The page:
Black Knight: Strong Equity Could Affect Foreclosure Starts

Black Knight, Jacksonville, Fla., said even though just 7% of homeowners in forbearance have less than 10% equity after including 18 months of deferred payments, the potential for foreclosure activity persists.

The company’s monthly Mortgage Monitor report said while homeowners with limited equity were much more likely to be referred to foreclosure during the early stages of the Great Recession, foreclosure start rates on 120+ day delinquencies have been relatively similar regardless of equity position from 2010 on. However, high-equity borrowers are more than 40% less likely to face the involuntary liquidation of their home (via short sale, foreclosure sale, deed-in-lieu, etc.) than borrowers with weaker equity positions.

The report said even among borrowers with less than a 60% combined loan-to-value ratio, 30% of those referred to foreclosure ultimately faced involuntary liquidation. Black Knight Data & Analytics President Ben Graboske said this suggests many who could sell to avoid losing their home to foreclosure are not always doing so.

Complicating matters further, the report said, the white-hot housing market that has been driving increased equity stakes through rising home values has begun to show signs of cooling, albeit slightly. Annual home price growth slowed from an all-time-high of 19.4% in July to 19% in August, marking the first decline in the rate of annual appreciation in 15 months, with daily tracking data for September suggesting further cooling is on the way.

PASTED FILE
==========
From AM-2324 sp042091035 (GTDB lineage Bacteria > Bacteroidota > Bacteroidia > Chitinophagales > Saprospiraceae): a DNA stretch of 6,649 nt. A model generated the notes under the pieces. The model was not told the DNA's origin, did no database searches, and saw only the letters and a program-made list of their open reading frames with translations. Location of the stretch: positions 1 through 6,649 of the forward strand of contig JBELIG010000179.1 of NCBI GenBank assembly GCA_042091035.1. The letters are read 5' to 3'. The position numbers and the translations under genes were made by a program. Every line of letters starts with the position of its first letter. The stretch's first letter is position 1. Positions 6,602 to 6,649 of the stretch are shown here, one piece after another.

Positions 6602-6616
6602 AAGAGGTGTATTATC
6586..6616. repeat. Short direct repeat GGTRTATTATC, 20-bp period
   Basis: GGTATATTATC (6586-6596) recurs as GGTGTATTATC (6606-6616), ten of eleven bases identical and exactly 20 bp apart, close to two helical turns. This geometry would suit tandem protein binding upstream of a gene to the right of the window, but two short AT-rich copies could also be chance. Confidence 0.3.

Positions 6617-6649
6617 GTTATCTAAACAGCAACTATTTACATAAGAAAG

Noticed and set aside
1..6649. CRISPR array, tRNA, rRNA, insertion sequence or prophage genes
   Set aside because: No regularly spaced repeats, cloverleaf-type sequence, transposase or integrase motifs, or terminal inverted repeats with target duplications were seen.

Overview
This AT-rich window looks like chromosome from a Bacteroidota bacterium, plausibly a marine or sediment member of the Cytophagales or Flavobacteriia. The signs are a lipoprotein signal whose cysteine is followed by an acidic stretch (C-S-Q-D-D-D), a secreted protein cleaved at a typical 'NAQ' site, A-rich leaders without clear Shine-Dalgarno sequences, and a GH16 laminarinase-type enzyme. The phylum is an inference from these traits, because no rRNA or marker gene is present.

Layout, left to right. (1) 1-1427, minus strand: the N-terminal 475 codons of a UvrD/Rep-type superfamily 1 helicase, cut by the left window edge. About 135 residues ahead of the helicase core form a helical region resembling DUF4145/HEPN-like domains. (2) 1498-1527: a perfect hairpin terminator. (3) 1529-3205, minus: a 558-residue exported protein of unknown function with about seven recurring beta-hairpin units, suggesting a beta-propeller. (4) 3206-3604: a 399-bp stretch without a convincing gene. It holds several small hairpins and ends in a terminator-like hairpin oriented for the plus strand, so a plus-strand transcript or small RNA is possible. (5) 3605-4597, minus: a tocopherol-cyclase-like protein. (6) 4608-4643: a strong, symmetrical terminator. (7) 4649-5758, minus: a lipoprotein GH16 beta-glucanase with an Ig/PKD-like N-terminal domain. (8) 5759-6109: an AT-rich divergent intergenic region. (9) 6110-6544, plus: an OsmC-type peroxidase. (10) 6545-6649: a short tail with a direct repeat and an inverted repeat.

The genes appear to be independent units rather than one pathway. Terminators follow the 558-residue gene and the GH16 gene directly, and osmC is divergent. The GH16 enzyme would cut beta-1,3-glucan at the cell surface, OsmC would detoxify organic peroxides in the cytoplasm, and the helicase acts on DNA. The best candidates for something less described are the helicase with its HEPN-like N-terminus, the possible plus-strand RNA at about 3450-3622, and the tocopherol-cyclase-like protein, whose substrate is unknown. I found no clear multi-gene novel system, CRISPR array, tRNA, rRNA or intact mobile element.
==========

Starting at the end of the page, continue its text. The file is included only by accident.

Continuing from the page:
Graboske said this could prove to be welcome news for potential homebuyers, as the monthly payment required to buy the average priced home with a 20% down, 30-year fixed rate loan is the highest it’s been since late 2007, despite still historically low interest rates

“Holding equity in one’s home might not be a blanket backstop to foreclosure activity,” Graboske said. “Borrowers with limited equity were much more likely to be referred to foreclosure during the early stages of the Great Recession than those with strong equity positions. But foreclosure start rates on homeowners who were 120 or more days past due have been relatively similar regardless of equity stakes from 2010 on, with borrowers in the strongest positions only slightly less likely to be referred to foreclosure. So, while we may see some variation in foreclosure activity based on the equity levels of borrowers who are unable to return to making payments post-forbearance, those with strong equity won’t necessarily be immune to foreclosure referral.”

The report said buyers now require 21.6% of the median household income to make the monthly mortgage payment on the average home purchase, making housing the least affordable it’s been since 30-year rates rose to nearly 5% back in late 2018. Since the Great Recession, home price growth has begun to slow when such payment-to-income ratios hit approximately 20.5% or higher, but low inventory levels in recent months have led to record home price growth even with tightening affordability.